HobNob's Food and Spirits
149 West McDowell Road
HobNob's isn’t only serving up spirits for sipping, but spirits for sighting. A residence turned restaurant, HobNobs used to be the home of Carl and Helen Anderson. At the time, Mr. Anderson was an insurance company organizer, until he died and left the widowed Mrs. Anderson to live in the cottage alone. Apparently, her presence was so active that the staff invited paranormal investigators to scout out the scene. So, after you’ve ordered your buffalo chicken pizza, or one of HobNob’s stacked sandwiches, like the pastrami or grilled salmon, see if Helen wants a bite.
Rúla Búla Irish Pub
401 South Mill Avenue, Tempe
Rúla Búla is known for its award-winning fish and chips, official Guinness tap making proper snakebites, and eerie spirits. Mill Avenue gets its name from the mill operation in the early settlement years, which included the area where Rúla Búla stands today. Before it turned into an Irish pub, a fire burned down the original building, but someone was trapped inside and died. During its renovation, management bought and shipped chairs, wood flooring, glass, and artifacts from abandoned buildings and churches in Ireland. Former employee Danielle Dizes says between the fire and items from abroad, Rúla Búla is indeed haunted. She recalls a cat-and-mouse experience with one of the ghosts who she spotted in the dining room after close. Other activity includes glass shattering, a young girl in the windows, and patrons on the verge of suffocation near where the fire originated.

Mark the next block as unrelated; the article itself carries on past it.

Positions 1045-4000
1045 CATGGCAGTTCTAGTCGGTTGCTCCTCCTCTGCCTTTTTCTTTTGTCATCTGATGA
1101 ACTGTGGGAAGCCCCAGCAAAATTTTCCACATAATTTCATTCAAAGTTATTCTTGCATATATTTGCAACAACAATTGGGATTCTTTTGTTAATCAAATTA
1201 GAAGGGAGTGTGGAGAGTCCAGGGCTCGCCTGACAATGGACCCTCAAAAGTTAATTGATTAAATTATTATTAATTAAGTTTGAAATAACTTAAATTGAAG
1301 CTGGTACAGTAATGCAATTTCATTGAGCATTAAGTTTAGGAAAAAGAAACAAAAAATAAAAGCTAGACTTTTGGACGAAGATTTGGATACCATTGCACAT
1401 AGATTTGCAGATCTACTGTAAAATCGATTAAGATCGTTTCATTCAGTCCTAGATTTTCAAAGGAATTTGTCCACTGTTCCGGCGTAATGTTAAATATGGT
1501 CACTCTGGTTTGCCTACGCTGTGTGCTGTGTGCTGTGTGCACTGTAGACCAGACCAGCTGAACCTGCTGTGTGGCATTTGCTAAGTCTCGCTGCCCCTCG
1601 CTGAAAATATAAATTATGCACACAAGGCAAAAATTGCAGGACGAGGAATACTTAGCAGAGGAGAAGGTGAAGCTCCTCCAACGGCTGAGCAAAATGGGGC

Nobuo at Teeter House
622 East Adams Street
If you’re seeking five-star Japanese cuisine with a side of an apparition, Nobuo at Teeter House in Heritage Square dishes up unique, handcrafted plates prepped with seasonal ingredients — and potential sightings of Eliza Teeter’s spirit. In the early 1900s, Teeter resided here with her family, eventually opened it up as a boarding school, and died in the home at the age of 95. It is rumored that her ghost continues to meander around the property, whispering, and shifting items around in the kitchen and dining room.
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The Old Spaghetti Factory
1418 North Central Avenue
Considering the two alleged murders that took place in what is now a popular spot for Italian dining, it’s no surprise that the supernatural happenings at The Old Spaghetti Factory might seem malicious and frightening. The brick building used to be a string of residences, where, apparently, a man was murdered in his sleep, and another time, a woman was killed in the basement. Some eerie phenomenons include screaming, crying, cold chills, and whispers when no one else is around.
13105 West Glendale Avenue, Glendale
Defective faucets and whimpering children might not strike ghost hunters as paranormal activities for Pizza Hut, but apparently, these are the workings of spirits at the Glendale location of the chain. Patrons have reported crying babies, chatty children, and bathroom sinks that turn on and off without the help of a customer or employee.